Why do we eat turkey on Thanksgiving? The history of the holiday tradition – San Bernardino Sun
It’s November and you’re probably craving some turkey.
Poultry has long been the centerpiece of the traditional American Thanksgiving meal, but contrary to tradition, turkey may not have been a part of the 1621 feast at the Plymouth Colony.
Descriptions of the three-day feast shared by pilgrims and Native Americans from the local Wampanoag tribe include wild poultry, deer, and local vegetables, but there was no specific mention of turkey.
For centuries, different cultures and religions have celebrated their harvests with a Thanksgiving feast, but the pilgrim’s version of the feast did not appear until the 1800s. It was during this time that the roast turkey became known. is rooted in the traditional American Thanksgiving meal.
In 1827, author Sarah Josepha Hale devoted a chapter to her novel âNorthwood; a Tale of New England âto describe his ideal version of a traditional Thanksgiving dinner. In the book, Hale writes âthe roast turkey took precedence on this occasion, being placed at the head of the table; well has it become his stately station.
The traditional image of a feast, with stuffed turkey and many other dishes, took root in 1889 when famous American author Jane G. Austin wrote a fictional account of the 1621 feast in her book “Standish of Standish : A Story of The Pilgrims “. “
Austin’s description did not mention the malnutrition and deaths at Plymouth Colony that winter, but his account was popular and it became the basis for other writings, plays and public events, and ultimately, program. school.
In 1863, a proclamation by Abraham Lincoln made Thanksgiving a ânational day of thanksgiving and praise to our gracious Father who dwells in heaven,â to be celebrated on the last Thursday in November. In the second half of the 1800s, Thanksgiving was often referred to as “turkey day” and in 1885 Congress made the celebration a paid holiday for all working Americans.
Turkey was the favorite meat of Europeans long before the Plymouth Festival, and local wild turkeys were an abundant source of food for Native Americans and New England settlers.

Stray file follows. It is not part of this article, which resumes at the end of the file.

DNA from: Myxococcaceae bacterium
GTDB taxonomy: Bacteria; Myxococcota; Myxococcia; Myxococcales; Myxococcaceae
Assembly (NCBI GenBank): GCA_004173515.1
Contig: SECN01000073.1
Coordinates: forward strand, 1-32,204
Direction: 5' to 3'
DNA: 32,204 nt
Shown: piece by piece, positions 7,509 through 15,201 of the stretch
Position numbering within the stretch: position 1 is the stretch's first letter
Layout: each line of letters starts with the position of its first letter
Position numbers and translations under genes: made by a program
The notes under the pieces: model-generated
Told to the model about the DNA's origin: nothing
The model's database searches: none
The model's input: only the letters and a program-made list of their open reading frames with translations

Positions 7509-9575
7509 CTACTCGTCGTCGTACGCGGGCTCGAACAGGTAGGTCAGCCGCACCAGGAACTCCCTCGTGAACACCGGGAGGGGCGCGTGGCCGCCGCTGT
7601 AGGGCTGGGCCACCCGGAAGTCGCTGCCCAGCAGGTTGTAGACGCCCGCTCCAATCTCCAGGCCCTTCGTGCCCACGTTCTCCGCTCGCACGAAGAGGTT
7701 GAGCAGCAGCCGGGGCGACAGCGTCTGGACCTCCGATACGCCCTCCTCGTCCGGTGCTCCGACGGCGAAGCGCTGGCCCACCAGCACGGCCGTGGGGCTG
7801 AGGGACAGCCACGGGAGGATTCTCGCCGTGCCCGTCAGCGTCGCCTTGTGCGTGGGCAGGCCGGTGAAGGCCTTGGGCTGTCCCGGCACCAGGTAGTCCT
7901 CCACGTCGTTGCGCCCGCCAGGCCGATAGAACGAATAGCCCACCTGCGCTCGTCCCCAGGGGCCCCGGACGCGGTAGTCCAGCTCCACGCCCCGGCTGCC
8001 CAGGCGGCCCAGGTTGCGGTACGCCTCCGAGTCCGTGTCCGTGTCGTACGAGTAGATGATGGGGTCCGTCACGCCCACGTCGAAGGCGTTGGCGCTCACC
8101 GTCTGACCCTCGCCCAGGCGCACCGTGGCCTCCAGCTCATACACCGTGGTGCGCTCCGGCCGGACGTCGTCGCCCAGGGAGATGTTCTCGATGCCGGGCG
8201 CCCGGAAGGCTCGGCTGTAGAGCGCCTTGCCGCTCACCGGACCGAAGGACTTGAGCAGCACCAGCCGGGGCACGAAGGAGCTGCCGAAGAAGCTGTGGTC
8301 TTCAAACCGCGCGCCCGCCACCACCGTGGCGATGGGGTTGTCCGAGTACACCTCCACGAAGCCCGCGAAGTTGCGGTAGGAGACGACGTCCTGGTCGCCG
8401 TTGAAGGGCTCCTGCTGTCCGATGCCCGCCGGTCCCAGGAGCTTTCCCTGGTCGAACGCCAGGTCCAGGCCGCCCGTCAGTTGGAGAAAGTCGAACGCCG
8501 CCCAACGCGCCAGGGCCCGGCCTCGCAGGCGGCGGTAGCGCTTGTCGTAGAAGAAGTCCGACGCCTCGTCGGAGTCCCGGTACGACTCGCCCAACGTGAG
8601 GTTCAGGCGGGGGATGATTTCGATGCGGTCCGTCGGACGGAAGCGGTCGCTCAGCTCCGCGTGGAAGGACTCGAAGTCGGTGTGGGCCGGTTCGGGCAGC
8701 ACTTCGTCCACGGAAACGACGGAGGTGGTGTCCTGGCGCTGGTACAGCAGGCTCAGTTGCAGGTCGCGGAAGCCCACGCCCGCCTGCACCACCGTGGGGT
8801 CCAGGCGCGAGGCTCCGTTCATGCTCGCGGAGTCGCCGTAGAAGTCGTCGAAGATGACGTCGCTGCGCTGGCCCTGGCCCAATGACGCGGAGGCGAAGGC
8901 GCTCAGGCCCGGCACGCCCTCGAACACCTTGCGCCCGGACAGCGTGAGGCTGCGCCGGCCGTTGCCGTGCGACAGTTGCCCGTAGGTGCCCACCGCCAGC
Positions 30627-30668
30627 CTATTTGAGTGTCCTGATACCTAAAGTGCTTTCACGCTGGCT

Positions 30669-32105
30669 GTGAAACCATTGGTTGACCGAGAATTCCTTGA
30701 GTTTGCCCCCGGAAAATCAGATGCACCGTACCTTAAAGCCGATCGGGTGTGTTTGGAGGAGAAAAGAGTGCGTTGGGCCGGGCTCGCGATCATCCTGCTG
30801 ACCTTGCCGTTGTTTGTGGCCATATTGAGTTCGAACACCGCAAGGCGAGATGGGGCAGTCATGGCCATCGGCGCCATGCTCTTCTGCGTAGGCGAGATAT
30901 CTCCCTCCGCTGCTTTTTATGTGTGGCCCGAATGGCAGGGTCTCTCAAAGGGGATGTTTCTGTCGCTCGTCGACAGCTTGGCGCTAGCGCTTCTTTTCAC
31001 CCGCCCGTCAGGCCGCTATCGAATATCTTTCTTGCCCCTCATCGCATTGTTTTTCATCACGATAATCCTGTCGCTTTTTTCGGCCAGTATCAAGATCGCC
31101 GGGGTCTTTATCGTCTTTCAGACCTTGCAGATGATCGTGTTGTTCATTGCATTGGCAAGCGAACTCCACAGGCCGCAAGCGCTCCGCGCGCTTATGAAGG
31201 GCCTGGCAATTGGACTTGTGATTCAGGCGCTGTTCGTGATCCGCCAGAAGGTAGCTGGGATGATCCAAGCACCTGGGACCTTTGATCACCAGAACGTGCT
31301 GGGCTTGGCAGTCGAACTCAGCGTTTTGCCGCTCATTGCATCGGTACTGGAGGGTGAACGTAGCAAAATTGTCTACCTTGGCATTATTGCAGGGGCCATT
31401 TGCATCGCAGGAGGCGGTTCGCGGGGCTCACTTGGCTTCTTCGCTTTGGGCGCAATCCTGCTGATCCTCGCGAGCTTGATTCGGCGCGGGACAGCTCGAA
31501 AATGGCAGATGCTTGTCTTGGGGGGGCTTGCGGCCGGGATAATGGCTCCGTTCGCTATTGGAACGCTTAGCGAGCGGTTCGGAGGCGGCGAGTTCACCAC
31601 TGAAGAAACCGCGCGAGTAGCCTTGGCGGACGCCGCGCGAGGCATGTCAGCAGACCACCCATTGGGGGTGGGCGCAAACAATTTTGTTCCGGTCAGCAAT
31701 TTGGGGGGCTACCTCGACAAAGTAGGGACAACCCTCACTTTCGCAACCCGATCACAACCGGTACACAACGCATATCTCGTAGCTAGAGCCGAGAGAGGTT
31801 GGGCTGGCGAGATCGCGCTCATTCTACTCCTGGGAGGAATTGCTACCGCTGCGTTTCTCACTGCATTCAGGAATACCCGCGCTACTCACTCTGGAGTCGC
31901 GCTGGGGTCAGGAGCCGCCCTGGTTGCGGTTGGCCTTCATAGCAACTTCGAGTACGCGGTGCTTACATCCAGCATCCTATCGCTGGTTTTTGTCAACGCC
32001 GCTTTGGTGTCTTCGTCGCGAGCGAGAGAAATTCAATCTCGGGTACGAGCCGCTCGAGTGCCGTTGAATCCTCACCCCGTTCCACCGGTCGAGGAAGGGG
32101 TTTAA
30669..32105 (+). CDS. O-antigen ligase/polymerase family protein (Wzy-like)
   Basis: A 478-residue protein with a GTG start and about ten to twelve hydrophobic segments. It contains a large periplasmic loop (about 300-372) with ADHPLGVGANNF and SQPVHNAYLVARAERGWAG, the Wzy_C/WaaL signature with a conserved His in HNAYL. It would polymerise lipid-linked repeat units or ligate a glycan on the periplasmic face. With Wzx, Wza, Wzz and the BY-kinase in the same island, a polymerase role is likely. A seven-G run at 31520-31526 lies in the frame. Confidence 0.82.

The early Californian settlers did not have an optional wild turkey for their Thanksgiving feasts, as the birds were not native to the area. Wild turkeys were first introduced to California in 1877, by private ranchers on Santa Cruz Island for game hunting.
Unlike their domesticated brethren, wild turkeys are very good flyers over short distances and are a good sport for hunters. Also, most turkey fans don’t know that a male turkey is a tom or a gobbler, a young male is a jake, females are hens, a young female is a jenny, and babies are a turkey or a chick.
Turkey production in California increased steadily until the late 1800s, but it lagged behind the eastern and midwestern states. In 1869, California production records indicated that 157,228 turkeys were raised on poultry ranches, compared to 1,459,069 chickens. The total human population of the state at this time was approximately 550,000 people.
Today, the large-breasted white turkey is the most widely used breed of commercially raised turkeys. They cannot fly and weigh up to 40 pounds.
In large cities, many residents of the late 1800s ate Thanksgiving dinner at a hotel restaurant. In 1876, residents of San Bernardino could get a full Thanksgiving dinner that included oyster-stuffed turkey, cranberry sauce, and pumpkin, lemon, or cream pie, for 25 cents at the hotel. Arcade.
The price of a Thanksgiving turkey dinner at a restaurant remained surprisingly stable for many years into the late 1800s.
In November 1894, you could still get a turkey dinner with oyster vinaigrette, cranberry sauce, and English plum pudding, for 25 cents at People’s restaurant in Los Angeles. By 1910, the price of a restaurant turkey dinner with the traditional sides had risen to around 50 cents.
In 1908, the California Fish and Game Commission released turkeys to the San Bernardino Mountains for game farming. These transplants have been largely unsuccessful for the game, but in other parts of the state, wild turkey transplants are free.
During World War I and World War II, meat was sometimes scarce, and turkeys were among the most expensive and difficult to obtain.
In 1919, a year after World War I, Patton State Hospital hosted the largest Thanksgiving meal in California, with 2,500 attendees (approximately 2,175 patients and 300 staff). Even a year after the war, the turkey was too expensive and the huge crowd was served ham.
Poultry giant Foster Farms began operating in Modesto in 1939. At that time, the retail price of turkey in California was around 20 to 25 cents a pound. By 1960, the retail price of turkeys had increased from 33 cents to 39 cents per pound.
Turkey had become the undisputed main feature of the American Thanksgiving dinner, and in 1947 the National Federation of Turkey began the tradition of presenting a live turkey to the President of the United States.
On November 19, 1963, John F. Kennedy granted a turkey the first presidential pardon, sparing its life and sending the 55-pound bird home in Sunnymead, California. The practice was continued by subsequent presidents, and in 1989 President George HW Bush made the pardoning ceremony an official tradition.
In 2021, turkey costs could increase and it is possible that there are supply chain issues that could make it difficult to find a bird.
Regardless of pricing or supply issues, the 400-year tradition of a Thanksgiving turkey dinner will continue.
For Thanksgiving this year, analysts predict that 88% of Americans will eat turkey and that they will consume around 46 million birds at a cost of more than $ 900 million.
Mark Landis is a freelance writer. He can be contacted at [email protected]